As Opioid Epidemic Rages, Painkiller Prescriptions Don't Drop

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WEDNESDAY, Aug. 1, 2018 (HealthDay News) -- In a sign that the U.S. opioid epidemic is still not under control, a new report shows that prescriptions for the highly addictive painkillers haven't declined in the last decade.

After peaking in 2012-2013, opioid use and doses leveled off. But doses were still higher in 2017 than in 2007, and opioid use was particularly high among older patients suffering chronic pain, researchers found.

Prescribing of opioids remains high largely because of a medical culture that evolved over many years, said study lead researcher Molly Moore Jeffery, a health economist at the Mayo Clinic, in Rochester, Minn.

"Doctors say: 'When I see someone with this type of pain, I write a prescription for 30 tabs,' " she said. This has resulted in Americans using more prescription opioids than anyone else in the world, Jeffery added.

"We prescribe twice as many opioids as Canada and Germany," she said. And compared with the United Kingdom, Americans use seven times more opioids per person, she said.

But many people don't use all the pills prescribed, Jeffery said. "They are sitting in their medicine cabinet, and that can be risky for teenagers," she said.

For the study, Jeffery and her colleagues used information from a national database of medical and pharmacy claims covering opioid use among 48 million people with health insurance between 2007 and 2016.

Participants were covered by private insurance or by Medicare Advantage -- Medicare plans offered by private insurers. Jeffery's team took into account factors such as age, gender, place of residence, race or ethnicity and type of medical coverage.

This is an observational study, so it cannot establish cause, and the study did not take in all groups, notably uninsured patients, the researchers said. Also, claims data may have missed prescriptions for people with several sources of insurance.

In the end, the researchers found that disabled Medicare patients were more likely to be prescribed high doses of opioids and more likely to use them over a longer time than other patients. Medicare covers people aged 65 and older, but people with disabilities are eligible for Medicare at much younger ages.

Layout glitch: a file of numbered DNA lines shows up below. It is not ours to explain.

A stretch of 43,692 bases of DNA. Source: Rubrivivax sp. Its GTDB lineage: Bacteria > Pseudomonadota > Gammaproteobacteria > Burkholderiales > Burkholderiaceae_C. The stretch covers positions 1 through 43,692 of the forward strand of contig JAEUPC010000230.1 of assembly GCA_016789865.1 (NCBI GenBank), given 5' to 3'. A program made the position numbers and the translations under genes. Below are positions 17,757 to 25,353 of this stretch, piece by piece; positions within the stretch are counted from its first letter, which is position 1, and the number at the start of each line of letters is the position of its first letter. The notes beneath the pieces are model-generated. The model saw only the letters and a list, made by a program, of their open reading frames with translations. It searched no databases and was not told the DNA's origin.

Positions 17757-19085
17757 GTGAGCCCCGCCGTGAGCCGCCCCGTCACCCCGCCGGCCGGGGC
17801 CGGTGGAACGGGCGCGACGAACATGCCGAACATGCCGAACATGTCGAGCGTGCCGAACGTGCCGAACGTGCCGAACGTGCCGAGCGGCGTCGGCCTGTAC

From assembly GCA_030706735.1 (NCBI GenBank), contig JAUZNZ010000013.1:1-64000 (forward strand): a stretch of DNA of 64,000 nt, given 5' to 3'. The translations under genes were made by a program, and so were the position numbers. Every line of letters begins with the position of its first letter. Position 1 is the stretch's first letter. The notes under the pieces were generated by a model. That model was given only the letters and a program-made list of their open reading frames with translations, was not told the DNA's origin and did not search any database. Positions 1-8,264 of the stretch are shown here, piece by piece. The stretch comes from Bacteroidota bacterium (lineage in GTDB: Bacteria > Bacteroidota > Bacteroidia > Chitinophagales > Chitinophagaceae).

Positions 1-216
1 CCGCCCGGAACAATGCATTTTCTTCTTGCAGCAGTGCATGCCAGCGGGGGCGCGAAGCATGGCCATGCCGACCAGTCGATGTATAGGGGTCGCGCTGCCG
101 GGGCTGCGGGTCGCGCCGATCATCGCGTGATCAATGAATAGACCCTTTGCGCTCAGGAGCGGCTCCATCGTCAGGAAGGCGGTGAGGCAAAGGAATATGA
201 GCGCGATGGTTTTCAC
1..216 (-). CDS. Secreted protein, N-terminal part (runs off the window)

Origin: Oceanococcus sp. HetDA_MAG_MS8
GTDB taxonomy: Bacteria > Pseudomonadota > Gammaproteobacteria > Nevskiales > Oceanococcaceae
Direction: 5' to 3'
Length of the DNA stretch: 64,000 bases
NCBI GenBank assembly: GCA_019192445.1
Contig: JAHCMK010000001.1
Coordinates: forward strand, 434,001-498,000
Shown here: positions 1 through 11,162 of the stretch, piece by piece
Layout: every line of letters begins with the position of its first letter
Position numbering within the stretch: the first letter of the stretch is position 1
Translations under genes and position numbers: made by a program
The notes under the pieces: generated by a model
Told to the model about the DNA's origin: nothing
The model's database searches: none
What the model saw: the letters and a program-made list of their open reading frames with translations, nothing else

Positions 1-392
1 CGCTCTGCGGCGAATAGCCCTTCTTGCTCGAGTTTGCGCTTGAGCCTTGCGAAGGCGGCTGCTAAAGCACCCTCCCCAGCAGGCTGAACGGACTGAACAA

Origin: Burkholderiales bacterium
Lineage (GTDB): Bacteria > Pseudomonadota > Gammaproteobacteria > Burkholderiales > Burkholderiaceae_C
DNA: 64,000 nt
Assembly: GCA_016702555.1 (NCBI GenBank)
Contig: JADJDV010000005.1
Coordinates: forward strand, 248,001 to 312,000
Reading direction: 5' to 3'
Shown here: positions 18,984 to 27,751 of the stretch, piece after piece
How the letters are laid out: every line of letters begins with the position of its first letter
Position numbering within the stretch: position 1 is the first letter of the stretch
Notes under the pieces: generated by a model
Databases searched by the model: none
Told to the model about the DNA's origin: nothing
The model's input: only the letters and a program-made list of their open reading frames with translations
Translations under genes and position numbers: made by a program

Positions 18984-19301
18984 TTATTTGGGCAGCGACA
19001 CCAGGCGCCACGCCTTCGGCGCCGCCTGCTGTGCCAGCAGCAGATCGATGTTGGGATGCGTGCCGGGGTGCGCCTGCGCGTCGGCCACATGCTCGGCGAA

For example, 52 percent of disabled Medicare patients used opioids, compared with 14 percent of privately insured patients and 26 percent of older Medicare Advantage patients. Disabled Medicare beneficiaries aged 45 to 54 had the highest rate of opioid use of all.

A lot of extended use of opioids among these patients is for lower back pain, Jeffery said. But data shows that, for most patients, over-the-counter painkillers like Advil and Tylenol combined with physical therapy are more effective than opioids, she said.

But these so-called integrative pain programs are expensive, and insurers are reluctant to cover them. And opioids are a lot cheaper, Jeffery added.

Among privately insured patients, the most commonly prescribed opioid was hydrocodone (Vicodin), but high volumes of oxycodone (Oxycontin) were also prescribed, the researchers said.

Over the study period, the average daily doses of opioids given to disabled Medicare patients were at levels that increased the risk of an overdose by four times, Jeffery said.

To reduce the number of opioids prescribed, centers like the Mayo Clinic have reevaluated their practices and are now prescribing fewer pills per patient, Jeffery said.

For example, for two procedures in orthopedic surgery the volume of pills prescribed were cut by half, Jeffery said. Moreover, the reduction in prescribing did not result in patient complaints or asking for more opioids, she said.

"Patients were getting enough pain treatment, but not more than they needed," Jeffery said.

The trick is to give enough medication to relieve pain without raising the risk of addiction, she added.

Jonathan Morgenstern, assistant vice president of addiction services at Northwell Health in New Hyde Park, N.Y., said his institution has also cut the number of opioids being prescribed.

He expects 2017 and 2018 data to show a major reduction in opioid prescribing as health systems set new policies.

In addition, some states have passed laws limiting the number of opioid pills that doctors can prescribe. In New York, for example, patients can only get a seven-day supply, Morgenstern said.

"All the emphasis on the problem has had an effect on changing a variety of things that are fueling the opioid crisis," he said.

The report was published Aug. 1 in the journal BMJ.

More information

For more on opioids, visit the U.S. National Institute on Drug Abuse.

SOURCES: Molly Moore Jeffery, Ph.D., health economist and health services researcher, Mayo Clinic, Rochester, Minn.; Jonathan Morgenstern, Ph.D., assistant vice president, addiction services, Northwell Health, New Hyde Park, N.Y.; Aug. 1, 2018, BMJ
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